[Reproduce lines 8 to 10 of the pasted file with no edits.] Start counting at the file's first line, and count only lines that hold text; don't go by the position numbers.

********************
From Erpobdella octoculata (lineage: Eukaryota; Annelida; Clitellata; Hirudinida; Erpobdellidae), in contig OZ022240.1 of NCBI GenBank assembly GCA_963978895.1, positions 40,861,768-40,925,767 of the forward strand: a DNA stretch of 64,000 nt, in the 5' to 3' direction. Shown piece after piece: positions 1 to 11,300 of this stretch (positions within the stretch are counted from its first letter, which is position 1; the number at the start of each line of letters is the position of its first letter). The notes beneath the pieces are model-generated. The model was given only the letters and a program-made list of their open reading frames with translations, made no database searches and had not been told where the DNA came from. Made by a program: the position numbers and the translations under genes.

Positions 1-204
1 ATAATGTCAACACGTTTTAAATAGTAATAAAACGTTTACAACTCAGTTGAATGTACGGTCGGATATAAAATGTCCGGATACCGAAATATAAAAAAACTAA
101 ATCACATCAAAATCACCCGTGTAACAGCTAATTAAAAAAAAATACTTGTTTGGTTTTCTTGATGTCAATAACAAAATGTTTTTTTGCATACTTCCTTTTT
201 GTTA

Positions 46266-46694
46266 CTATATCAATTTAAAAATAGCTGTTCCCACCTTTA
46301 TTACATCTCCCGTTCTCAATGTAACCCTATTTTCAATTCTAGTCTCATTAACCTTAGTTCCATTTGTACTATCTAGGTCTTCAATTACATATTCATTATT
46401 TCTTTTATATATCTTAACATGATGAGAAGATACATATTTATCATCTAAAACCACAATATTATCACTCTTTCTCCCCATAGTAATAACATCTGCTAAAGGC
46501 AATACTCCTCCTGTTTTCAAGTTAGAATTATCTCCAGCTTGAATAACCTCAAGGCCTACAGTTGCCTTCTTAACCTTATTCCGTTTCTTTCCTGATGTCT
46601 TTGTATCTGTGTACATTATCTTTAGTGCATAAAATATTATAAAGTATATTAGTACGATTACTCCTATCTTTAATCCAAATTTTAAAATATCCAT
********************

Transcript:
46301 TTACATCTCCCGTTCTCAATGTAACCCTATTTTCAATTCTAGTCTCATTAACCTTAGTTCCATTTGTACTATCTAGGTCTTCAATTACATATTCATTATT
46401 TCTTTTATATATCTTAACATGATGAGAAGATACATATTTATCATCTAAAACCACAATATTATCACTCTTTCTCCCCATAGTAATAACATCTGCTAAAGGC
46501 AATACTCCTCCTGTTTTCAAGTTAGAATTATCTCCAGCTTGAATAACCTCAAGGCCTACAGTTGCCTTCTTAACCTTATTCCGTTTCTTTCCTGATGTCT